The Cost of Trump’s Assault on the Press and the Truth

The President is being forced to give up his attempt to overturn the election. But he will continue his efforts to build an alternative reality around himself.

But Trump knew precisely what he was doing, and he never let up. During a meeting at Trump Tower, Leslie Stahl, of CBS News, asked why he kept attacking the press. “You know why I do it?” he said. “I do it to discredit you all and demean you all, so that, when you write negative stories about me, no one will believe you.”

The Scammer Who Wanted to Save His Country

Last year, a hacker gave Glenn Greenwald a trove of damning messages between Brazil’s leaders. Some suspected the Russians. The truth was far less boring.

“Oh yeah, don't worry about that. They'll never catch me,” the source boasted. He said he was using multiple proxies that made it nearly impossible for anyone to find him, and he was never going to set foot on Brazilian soil again. The call was about four minutes long—Greenwald kept it short, but said he wanted to see the documents. “OK, I'm gonna just start uploading them to your phone,” the source said. He told Greenwald it would take between 12 to 15 hours to finish uploading.

Rebecca Solnit: On Not Meeting Nazis Halfway

When Trump won the 2016 election—while losing the popular vote—the New York Times seemed obsessed with running features about what Trump voters were feeling and thinking. These pieces treated them …

The implication is the usual one: we—urban multiethnic liberal-to-radical only-partly-Christian America—need to spend more time understanding MAGA America. The demands do not go the other way. Fox and Ted Cruz and the Federalist have not chastised their audiences, I feel pretty confident, with urgings to enter into discourse with, say, Black Lives Matter activists, rabbis, imams, abortion providers, undocumented valedictorians, or tenured lesbians. When only half the divide is being tasked with making the peace, there is no peace to be made, but there is a unilateral surrender on offer. We are told to consider this bipartisanship, but the very word means both sides abandon their partisanship, and Mitch McConnell and company have absolutely no interest in doing that

Inside the spectacular startup failure of Oomba

Strip clubs, board games, sugar babies, an office coup — and a whole lot of money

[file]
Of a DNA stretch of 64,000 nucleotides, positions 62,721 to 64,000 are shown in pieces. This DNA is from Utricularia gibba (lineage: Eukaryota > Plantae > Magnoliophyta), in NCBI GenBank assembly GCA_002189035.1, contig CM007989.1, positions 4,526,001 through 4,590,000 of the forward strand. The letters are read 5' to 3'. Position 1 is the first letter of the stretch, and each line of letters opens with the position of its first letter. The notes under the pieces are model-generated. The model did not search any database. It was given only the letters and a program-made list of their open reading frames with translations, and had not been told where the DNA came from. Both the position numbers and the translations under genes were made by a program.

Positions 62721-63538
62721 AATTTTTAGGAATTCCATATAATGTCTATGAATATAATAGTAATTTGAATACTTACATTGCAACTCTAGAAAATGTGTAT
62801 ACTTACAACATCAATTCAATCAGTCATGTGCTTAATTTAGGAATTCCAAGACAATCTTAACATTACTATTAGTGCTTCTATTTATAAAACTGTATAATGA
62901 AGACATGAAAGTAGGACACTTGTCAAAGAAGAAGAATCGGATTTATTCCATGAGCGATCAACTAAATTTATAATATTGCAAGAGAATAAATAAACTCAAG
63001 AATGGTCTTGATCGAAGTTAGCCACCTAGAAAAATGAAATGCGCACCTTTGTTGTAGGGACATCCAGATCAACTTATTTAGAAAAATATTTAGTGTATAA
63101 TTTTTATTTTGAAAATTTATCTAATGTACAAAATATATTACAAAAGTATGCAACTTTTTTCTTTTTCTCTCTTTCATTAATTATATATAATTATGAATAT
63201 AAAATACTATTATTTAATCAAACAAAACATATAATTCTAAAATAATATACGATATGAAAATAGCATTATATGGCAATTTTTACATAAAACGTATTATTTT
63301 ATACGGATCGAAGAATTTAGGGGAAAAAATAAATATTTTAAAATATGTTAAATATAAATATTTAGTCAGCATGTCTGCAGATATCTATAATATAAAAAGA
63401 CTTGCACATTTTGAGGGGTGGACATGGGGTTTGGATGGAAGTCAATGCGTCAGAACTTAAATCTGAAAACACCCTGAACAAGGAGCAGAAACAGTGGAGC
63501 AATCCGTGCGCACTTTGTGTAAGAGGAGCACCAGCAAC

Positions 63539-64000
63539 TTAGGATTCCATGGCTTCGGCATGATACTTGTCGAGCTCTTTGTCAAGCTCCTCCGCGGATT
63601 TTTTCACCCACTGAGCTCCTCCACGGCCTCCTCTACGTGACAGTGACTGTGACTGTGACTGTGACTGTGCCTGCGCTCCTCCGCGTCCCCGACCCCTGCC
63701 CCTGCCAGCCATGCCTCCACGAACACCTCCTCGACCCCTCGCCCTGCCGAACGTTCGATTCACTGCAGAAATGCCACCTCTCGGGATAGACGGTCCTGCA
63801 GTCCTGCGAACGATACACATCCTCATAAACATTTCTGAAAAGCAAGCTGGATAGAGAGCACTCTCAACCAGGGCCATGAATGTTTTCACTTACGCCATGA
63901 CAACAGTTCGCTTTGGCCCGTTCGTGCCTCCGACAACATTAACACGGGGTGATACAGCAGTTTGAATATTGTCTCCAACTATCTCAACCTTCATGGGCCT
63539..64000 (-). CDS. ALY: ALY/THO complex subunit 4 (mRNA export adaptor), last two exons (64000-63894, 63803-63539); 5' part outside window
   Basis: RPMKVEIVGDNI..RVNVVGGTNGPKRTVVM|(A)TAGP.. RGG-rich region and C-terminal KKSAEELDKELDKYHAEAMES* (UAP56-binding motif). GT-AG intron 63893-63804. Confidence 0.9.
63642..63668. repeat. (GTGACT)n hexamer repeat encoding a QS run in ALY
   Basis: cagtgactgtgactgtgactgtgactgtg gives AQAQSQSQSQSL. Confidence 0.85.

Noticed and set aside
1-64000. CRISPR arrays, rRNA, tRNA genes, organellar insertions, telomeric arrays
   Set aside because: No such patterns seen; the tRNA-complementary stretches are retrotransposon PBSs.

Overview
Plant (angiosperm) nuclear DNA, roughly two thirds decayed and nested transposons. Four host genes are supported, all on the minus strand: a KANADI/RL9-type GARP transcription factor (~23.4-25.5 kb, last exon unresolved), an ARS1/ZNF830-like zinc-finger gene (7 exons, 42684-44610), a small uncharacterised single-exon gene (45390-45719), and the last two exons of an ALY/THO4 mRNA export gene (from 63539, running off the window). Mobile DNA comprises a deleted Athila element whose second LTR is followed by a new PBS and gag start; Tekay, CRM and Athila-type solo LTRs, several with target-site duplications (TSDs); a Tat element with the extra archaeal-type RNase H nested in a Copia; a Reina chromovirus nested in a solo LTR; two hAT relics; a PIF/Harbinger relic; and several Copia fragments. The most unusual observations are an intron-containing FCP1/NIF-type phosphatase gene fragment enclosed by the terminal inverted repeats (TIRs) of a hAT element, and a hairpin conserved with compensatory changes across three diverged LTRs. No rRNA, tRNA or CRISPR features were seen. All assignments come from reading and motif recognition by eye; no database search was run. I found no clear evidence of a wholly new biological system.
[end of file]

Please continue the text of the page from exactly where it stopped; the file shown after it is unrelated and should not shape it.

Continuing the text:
I reviewed thousands of pages of documents and spoke with over 30 sources about Williams and Oomba, including investors, employees, and business partners. Most described him as narcissistic, a fast-talking salesman with a talent for separating people from their savings. He drank a lot of Red Bull and had a puerile sense of humor, asking an employee who brought her cat into work, “Can I pet your pussy?” again and again. Williams apparently didn’t like rules, couldn’t focus, and seemed unable to accept that he might ever be wrong. He could be volatile, swearing over text message (“if you don’t return my call by 5 PM you are fucking fired you fucking douche”) and chastising employees over the office PA system (“Come to my office now you dumb motherfucker”).

How Venture Capitalists Are Deforming Capitalism

Even the worst-run startup can beat competitors if investors prop it up. The V.C. firm Benchmark helped enable WeWork to make one wild mistake after another—hoping that its gamble would pay off before disaster struck.

However, as reports of WeWork’s oddities began appearing in the media, board members who once had been willing to publicly defend Neumann started declining interview requests. In early 2019, when the Wall Street Journal was poised to report that Neumann had been personally buying buildings and then leasing them to WeWork—a form of self-dealing that would have been grounds for censure at almost any other firm—company executives pleaded with board members to defend Neumann in the press. All of them refused. “They were embarrassed,” a WeWork executive recalled. “They were a Vichy board, and there was obviously this tension between, like, upholding good corporate governance and frankly just saying, ‘I don’t give a fuck, because my investment is getting better every day, and so it doesn’t really matter what Adam does as long as I can get my money out at some point.’ ”